The Benefits of Density

Do We Want Affordability? Transit? Fairness?
Then We Must Support Density.

Austin sprawled worse than any other major American city between 2000 and 2010. We are now restricting new housing supply and densification of Austin’s core so badly (mostly in the form of excessive city government regulation) that in just 42 months (Jan 2012 to July 2015) the median price of a single family home in the 5 most central zip codes rose 95%, from $290,000 to $565,000. Fitch, the international rating and research service, found in 2014 that we are now the most overvalued market in the country, and Martin Prosperity Institute in Toronto just announced in February 2015 that Austin is now the most economically segregated major urban area in America. And of course, there’s traffic. We’ve steadily climbed the list of most congested cities.

What’s going on? It’s probably not what you think. In fact, it’s probably the opposite of what you think. Our problem is that we have refused to allow density in our central neighborhoods. We have become the most sprawling major city in America. That is the common thread that has devastated our residents’ ability to buy or rent within the core of the city, and that continues to increase congestion on our roadways, where more than an eighth of a million people try to travel from their low density suburban homes into the city and back again on a daily basis.

Affordability requires Density. Period.

Experienced homebuilders will tell you without hesitation that, within any particular submarket, there are only two tools with which to significantly impact affordability: density and square footage. Since square footage reductions without density do nothing to solve the problem, the critical factor becomes the level at which we accept density.

For too long our land use policy in Austin has centered around a rejection of density. It is time for that to change. Too often we hear that density is bad. Density is actually extraordinarily beneficial. Here’s a partial list of reasons why:

1. Higher density means higher taxpayer density – a much bigger property tax base and more taxpayers to foot the bill when it comes to tax time.
2. Higher density is far more environmentally friendly than sprawl, and is supported by the national Sierra Club.
3. Higher density is the #1 requirement for cost effective mass transit. An efficient bus system requires about 8,000 people per square mile; rail requires about 19,000. Only when we accept density can we transition to significantly better mass transit and begin to ease our traffic problem.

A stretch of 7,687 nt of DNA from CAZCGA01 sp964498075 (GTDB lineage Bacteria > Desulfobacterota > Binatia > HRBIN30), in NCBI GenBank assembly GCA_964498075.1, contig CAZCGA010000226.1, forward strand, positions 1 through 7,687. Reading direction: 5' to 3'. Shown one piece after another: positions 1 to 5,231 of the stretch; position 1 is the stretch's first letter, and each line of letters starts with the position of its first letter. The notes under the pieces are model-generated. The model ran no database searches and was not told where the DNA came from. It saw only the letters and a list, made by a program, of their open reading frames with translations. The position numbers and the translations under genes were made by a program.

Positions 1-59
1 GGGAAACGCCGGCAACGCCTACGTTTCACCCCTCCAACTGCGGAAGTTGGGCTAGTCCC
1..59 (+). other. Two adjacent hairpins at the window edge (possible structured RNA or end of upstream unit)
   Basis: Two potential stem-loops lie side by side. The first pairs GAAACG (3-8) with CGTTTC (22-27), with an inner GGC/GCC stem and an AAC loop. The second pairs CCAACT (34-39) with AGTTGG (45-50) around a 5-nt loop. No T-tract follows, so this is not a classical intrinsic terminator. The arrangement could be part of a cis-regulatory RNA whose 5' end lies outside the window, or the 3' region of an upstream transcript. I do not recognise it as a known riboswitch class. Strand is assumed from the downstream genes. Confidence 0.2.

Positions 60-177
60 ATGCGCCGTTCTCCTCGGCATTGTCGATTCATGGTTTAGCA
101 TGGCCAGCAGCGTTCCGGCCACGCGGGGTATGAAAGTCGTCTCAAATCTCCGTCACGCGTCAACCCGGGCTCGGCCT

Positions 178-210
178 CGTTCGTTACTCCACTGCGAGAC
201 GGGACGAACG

4. Higher density is more supportive of small scale local businesses – small retailers, restaurants and other businesses need a certain number of homes and people within a certain radius of their establishments in order to stay in business and be successful.
5. Higher density reduces the number of automobile miles travelled, with a proportionate reduction in wasted time, traffic congestion and air pollutants.
6. Higher density allows for greater affordability, by allocating land costs among a larger number of homes, and in some cases, allows for efficiencies in the construction process.
7. Improvements in affordability in turn reduce gentrification in our neighborhoods, thereby reducing social injustice and economic and racial segregation.
8. Improvements in affordability are needed to save our live music community, which is absolutely key to saving Austin’s identity.
9. Higher density drastically reduces water and energy consumption, and thereby greatly reduces the strain on our limited water supply and on our energy grid.
10. The majority of Austinites want higher density, and that choice should be honored. From at least the late ‘70s to the present, Austinites have voted for more density and more walkability, and that choice has been repeatedly ignored by city policymakers.
11. Higher density is an important part of Austin’s history. Hyde Park, for example, became highly successful only when the developer decided to change Hyde Park from a low density enclave for the affluent to a much denser neighborhood marketed as a place for “the working man and woman”.

During the process of creating a new comprehensive plan for the city, voters were given 5 density scenarios for future growth. The people chose the highest density option by a wide margin (as many voters chose the highest density option as those who voted for the other four options combined). Austin is now in the process of writing a new development code to implement the comprehensive plan, and that new code desperately needs to encourage the density that the people of Austin have supported.

Bottom line: We should, in the new development code and in future city policy more generally, give the private and public sector the option to provide a wide range of affordable (and by definition, denser) housing options in the core of the city, and let the market decide which of those options our residents want to buy or rent. Our past policy of prohibiting those choices is not working. It has prevented the operation of cost-effective transit, and has destroyed Austin’s affordability, as well as its ability to support economic fairness among those wanting to live here.

It’s time to defeat sprawl, recapture our affordability and our history, champion social justice and economic fairness, and make possible an efficient and cost effective transit system. The only path available to us is higher density.

Frank Harren
September 2015

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